Most Games Are 'Not Good Enough For Adults' Says Journey Creator

Jenova Chen thinks that video games don't access enough of the human emotional spectrum. Sure, they do revenge and aggression well but they struggle to handle love or other kinds of deep connection.

That's why all of the games spearheaded by Chen — Flow, Flower and, most recently, Journey — have all proceeded from a clear mandate of wanting to expand the emotional vocabulary of video games. He talks about that on an interview with Gamasutra:

"My biggest complaint for computer games so far is they are not good enough for adults. For adults to enjoy something, they need to have intellectual stimulation, something that's related to real life. Playing poker teaches you how to deceive people, and that's relevant to real life. A headshot with a sniper rifle is not relevant to real life. Games have to be relevant intellectually. You also need depth. You have the adventure — the thrill of the adventure — but you want the goosebumps too."

Chen also connects the limited subject matter to how much bigger games tends to cost:

Right now, games are so expensive; they're 60 bucks. If they don't let you kill over a thousand people, the game is going to be dead within two hours. Then they have a problem justifying 60 dollar prices...

The developer also alludes to the fact that he and colleagues at ThatGameCompany are working on something new but need financing after the expiration of their three-game deal with Sony.

A Personal Journey: Jenova Chen's Goals for Games [Gamasutra]


    'Right now, games are so expensive; they’re 60 bucks.'

    Hey Jenova come to Australia, where the dollar is worth more and the games are $120 on average.

      I'm not sure who you think you're fooling but you don't need to resort to hyperbole. Games in the US are $60, factor in sales tax in nearly all states pushes it closer to $70. Our games have GST already included and hardly any games launch at $100 RRP these days, let alone this $120 figure you're throwing around. This is an 'average'? Really?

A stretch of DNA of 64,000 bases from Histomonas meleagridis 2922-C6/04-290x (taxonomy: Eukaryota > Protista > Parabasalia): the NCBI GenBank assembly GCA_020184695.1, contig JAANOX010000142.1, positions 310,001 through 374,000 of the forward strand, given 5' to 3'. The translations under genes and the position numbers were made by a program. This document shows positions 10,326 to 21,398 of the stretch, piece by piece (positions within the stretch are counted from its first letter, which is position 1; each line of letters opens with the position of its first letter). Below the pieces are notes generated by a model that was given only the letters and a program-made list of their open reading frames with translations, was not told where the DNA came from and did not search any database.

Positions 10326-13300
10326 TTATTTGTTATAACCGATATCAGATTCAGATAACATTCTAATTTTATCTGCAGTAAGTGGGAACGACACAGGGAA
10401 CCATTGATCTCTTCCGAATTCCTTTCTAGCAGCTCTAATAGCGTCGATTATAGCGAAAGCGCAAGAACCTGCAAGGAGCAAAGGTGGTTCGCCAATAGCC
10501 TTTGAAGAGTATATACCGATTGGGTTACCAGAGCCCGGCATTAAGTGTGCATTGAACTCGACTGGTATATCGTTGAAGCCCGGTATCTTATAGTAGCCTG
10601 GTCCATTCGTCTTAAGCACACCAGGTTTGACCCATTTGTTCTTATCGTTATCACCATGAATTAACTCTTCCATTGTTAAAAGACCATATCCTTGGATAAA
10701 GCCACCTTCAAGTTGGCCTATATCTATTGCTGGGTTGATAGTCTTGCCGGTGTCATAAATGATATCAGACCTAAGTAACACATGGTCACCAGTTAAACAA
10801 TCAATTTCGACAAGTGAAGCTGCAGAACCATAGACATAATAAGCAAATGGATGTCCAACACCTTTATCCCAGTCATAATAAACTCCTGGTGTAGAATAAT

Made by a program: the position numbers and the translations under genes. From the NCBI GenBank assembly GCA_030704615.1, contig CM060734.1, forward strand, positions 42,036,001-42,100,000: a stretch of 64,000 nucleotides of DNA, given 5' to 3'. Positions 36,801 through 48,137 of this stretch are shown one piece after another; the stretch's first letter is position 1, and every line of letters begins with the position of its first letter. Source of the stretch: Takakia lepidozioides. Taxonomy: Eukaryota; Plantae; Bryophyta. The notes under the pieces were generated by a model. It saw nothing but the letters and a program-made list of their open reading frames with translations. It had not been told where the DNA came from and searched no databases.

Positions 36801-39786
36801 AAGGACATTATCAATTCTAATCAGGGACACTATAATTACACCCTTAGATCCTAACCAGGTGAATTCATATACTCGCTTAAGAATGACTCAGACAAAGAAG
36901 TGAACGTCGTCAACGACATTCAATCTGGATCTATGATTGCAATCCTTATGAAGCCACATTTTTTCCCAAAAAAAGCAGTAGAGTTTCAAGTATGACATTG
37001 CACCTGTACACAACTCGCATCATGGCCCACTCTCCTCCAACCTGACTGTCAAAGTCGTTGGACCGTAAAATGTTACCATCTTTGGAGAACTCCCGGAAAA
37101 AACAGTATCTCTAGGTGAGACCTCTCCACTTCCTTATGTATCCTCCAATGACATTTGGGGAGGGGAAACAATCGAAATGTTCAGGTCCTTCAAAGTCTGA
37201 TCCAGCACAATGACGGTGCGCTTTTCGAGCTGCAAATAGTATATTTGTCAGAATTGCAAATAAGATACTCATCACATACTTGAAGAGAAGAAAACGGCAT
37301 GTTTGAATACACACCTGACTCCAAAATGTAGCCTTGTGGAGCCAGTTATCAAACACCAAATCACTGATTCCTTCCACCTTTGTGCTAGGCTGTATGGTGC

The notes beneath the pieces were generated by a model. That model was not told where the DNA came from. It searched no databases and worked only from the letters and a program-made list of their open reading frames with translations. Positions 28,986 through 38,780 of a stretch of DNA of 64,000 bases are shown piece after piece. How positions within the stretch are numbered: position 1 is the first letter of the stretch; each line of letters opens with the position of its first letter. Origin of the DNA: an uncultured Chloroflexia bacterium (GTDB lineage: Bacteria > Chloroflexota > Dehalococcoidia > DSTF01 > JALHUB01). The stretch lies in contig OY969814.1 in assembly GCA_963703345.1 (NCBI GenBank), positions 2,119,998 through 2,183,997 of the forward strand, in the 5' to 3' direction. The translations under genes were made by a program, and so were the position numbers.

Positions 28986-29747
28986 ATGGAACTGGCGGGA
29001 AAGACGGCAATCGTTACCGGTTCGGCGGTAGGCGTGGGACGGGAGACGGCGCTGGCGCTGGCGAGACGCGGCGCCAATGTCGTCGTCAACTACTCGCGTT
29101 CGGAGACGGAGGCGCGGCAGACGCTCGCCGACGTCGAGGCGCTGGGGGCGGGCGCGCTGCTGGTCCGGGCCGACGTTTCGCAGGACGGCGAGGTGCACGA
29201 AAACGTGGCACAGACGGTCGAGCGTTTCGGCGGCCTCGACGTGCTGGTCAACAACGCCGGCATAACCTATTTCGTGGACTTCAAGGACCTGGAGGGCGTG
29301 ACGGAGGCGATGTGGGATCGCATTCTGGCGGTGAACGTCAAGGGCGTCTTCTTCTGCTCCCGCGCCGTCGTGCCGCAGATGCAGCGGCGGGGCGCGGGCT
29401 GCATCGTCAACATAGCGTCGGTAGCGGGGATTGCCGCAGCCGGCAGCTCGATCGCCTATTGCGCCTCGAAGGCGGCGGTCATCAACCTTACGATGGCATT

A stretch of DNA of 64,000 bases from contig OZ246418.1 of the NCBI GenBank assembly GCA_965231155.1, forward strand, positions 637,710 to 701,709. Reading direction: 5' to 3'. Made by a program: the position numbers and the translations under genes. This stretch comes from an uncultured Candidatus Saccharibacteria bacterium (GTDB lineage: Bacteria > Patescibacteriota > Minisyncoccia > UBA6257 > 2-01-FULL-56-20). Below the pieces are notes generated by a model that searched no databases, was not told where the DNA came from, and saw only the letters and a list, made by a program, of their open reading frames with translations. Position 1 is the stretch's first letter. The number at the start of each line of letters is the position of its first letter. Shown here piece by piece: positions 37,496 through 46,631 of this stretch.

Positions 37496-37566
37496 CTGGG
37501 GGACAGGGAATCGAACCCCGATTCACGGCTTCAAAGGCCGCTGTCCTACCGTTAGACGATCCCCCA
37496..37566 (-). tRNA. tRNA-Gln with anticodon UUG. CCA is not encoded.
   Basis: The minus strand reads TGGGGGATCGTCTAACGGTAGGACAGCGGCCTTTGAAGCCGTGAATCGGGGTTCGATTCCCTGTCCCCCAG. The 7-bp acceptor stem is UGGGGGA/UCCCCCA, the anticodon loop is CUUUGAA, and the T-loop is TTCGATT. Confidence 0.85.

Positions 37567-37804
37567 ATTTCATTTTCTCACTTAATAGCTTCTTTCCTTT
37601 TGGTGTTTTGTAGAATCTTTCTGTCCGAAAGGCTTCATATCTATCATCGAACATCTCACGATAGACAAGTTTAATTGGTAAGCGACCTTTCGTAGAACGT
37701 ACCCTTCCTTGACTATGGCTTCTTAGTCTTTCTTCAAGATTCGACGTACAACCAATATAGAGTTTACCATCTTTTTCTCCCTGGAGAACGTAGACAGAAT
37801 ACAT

The Aussie dollar has just dipped below the USD.

      I think we're paying more than we need to for games, but there are factors like import taxes, GST, smaller market, reduced economies of scale, geographic isolation, localised classification costs to consider. So please stop acting like a child.

      If you're paying $120 for your games on "average", then YOU are doing something seriously wrong.

      It's a VERY rare new title that can't be had for $70 to $80 by price-matching at JB, Big W, etc.

      And they're usually half that price within 6 months. Which requires a patience that many people don't seem to have...

    "he and colleagues at ThatGameCompany are working on something new but need financing after the expiration of their three-game deal with Sony"

    You wouldn't think they'd have any trouble with that with their track record. Hell, even if nobody else was interested I'm sure Sony would write them another cheque today if they asked for it.

    I don't agree with Jenova Chen in saying that gaming for adults has to relate to real life. To me, he's basically saying adults lack capacity for imagination. I can see the angle he's coming from, but like many adult gamers I play games to ESCAPE, and I don't need to be anchored to reality to do that.

      Not necessarily. The games we tend to remember the most are the ones which are meaningful and relevant; many of the themes used in them have some sense of realism. I don't think he's saying that adults lack imagination but rather the games adults play is lacking and developers need to be more imaginative with types of games they are creating which are aimed towards adults.

    "ThatGameCompany are working on something new but need financing after the expiration of their three-game deal with Sony"

    Surely with their track record raising funding on kickstarter would be a gimme?

    As far as I'm concerned, anything for children can be also be for adults. In fact if an adult decries something that would be considered quality and enjoyable based on it being aimed at children then I feel sorry for them.

    He's correct in some ways.

    Almost all "mature" titles are simply games for teenagers, but with blood, bad-language and sex. There are extremely few action games that cater for adult minds.

    I mean, look at the biggie: COD. It purports to convey a realistic sense of war, and it has all the explosions, the language and the geopolitics. But it's aimed directly at 14 year old boys, and their sensibilities. There's no consequence in the COD world. No inner struggle, no exploration of themes, nothing. It's point-and-shoot, backed by jingoism and testosterone-fulled thrills.

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